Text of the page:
Many of those Lower Greenville specific use permits approved by the City Plan Commission came before the city council today, which is why Bruce Richardson, repping a coalition of neighborhood associations, was perched at the podium for the better part of the last hour, saying nice things about some applicants and not-so-nice things about others and sparking a lengthy discussion about parking along and around Lower Greenville. Which we'll return to at some point. But not now.
If the parking situation's a bit muddled, let's say, one thing is very clear: Even some well-liked applicants with good track records -- like, say, Greenville Avenue Pizza Company, which CPC said should get a five-year permit renewal -- aren't going to have an easy time before the council. Because the pizzeria's five-year permit just got knocked down to two years, per Pauline Medrano's proposal following a lengthy discussion over lengths of leases, the number of parking spaces and the whole point of her and Hunt's ordinance concerning the Lower Greenville Planned Development district.
And then there's the case of Shade, at 2214 Greenville Avenue.
A few weeks ago, City Plan Commission approved extending its late-hours permit without any questions whatsoever; city staff had also recommended OK'ing a one-year extension for Shade. Problem is: Shade's permit is currently for a "a late-hours establishment limited to a restaurant without drive-in or drive-through service." And Shade ain't a restaurant. No how, no way. Why is why Hunt went against the CPC and staff's recommendation. Hard.
Shade is "a dance club, a bar ... and to me, the best way to understand how someone is going to behave in the future is to look at how they have behaved in the past," Hunt said. "And if someone has violated the trust of the city and and taken advantage of an illegal use, I am not predisposed to allow you a permit to allow you to open from midnight to 2 a.m."
Hunt told the owners: You want to actually turn Shade into a restaurant? Swell. Do that. Then come back "once you get a track record that you're not operating outside the bounds of the law, as you have been." At that point, said Hunt, "I will endorse a late-hours permit." But not before. Which is why she moved to deny the permit without prejudice, meaning Shade won't have to wait two years before reapplying for the SUP.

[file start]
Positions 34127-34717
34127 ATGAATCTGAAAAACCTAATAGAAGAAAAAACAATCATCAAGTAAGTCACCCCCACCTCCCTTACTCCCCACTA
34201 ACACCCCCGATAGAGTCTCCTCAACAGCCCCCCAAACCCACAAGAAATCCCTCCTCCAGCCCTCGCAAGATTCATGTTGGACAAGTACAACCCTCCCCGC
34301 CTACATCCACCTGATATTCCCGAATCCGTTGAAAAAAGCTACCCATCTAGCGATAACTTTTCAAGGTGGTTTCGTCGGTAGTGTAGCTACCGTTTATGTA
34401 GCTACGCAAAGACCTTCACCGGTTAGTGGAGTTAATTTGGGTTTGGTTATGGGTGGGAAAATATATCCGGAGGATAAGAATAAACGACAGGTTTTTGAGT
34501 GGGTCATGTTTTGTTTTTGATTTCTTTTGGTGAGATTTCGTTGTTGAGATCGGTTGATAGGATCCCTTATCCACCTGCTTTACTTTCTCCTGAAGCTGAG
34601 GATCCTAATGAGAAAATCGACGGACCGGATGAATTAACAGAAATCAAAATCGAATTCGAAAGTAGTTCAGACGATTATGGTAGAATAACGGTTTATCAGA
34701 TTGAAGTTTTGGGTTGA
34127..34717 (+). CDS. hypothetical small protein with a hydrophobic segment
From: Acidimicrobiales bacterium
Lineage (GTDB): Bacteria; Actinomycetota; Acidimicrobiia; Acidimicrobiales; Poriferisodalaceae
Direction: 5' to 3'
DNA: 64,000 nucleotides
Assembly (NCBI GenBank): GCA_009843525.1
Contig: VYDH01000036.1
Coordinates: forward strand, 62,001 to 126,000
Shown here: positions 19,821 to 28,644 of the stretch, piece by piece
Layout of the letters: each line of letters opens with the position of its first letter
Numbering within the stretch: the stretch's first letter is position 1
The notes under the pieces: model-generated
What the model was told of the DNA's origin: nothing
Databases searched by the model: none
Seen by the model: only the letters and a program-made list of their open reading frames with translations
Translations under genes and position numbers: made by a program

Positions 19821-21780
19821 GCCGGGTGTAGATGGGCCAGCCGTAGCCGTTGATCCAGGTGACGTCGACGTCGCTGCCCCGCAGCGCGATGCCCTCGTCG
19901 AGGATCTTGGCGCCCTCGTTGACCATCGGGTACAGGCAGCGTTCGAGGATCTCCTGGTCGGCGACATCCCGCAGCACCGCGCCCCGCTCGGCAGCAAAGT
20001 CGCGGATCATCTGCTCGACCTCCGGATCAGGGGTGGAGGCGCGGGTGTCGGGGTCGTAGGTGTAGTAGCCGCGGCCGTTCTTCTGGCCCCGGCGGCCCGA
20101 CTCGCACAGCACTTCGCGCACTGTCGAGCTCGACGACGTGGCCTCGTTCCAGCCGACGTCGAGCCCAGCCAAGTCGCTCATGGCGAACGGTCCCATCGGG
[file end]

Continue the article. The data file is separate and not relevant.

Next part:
Mayor Mike Rawlings then asked Assistant City Manager Ryan Evans a question: "For myself, for my first time around the block, if someone has a SUP and they don't work in compliance, what is the procedure to pull it away?" Evans said Theresa O'Donnell, head of Sustainable Development, would be better equipped to answer.
So she took to the podium and said, well, most SUPs come with expiration dates. And if there's an issue with a permit-holder, "The city allows it to expire, and when they come back in for review, appropriate action is taken." O'Donnell added that a city can authorize a hearing "at its discretion" to review someone's SUP.
"The moment they start not complying, our action ... how long would it take?" asked the mayor. "A month? Two months? Six months? O'Donnell noted that the process usually takes about four to six months.
The only other council member to ask questions was Sheffiie Kadane: "Do we know they're not complying?"
O'Donnell said, well, sure: "Evidence presented that shows ..."
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Kadane interrupted: "And we haven't done anything to stop it?"
They both mumbled a few things, O'Donnell said something about taking it up with city attorneys, and Kadane concluded with a rumbling, "Hmmm, well ..."
In the end, Hunt's motion passed: SUP denied without prejudice. Shade's gotta close at midnight.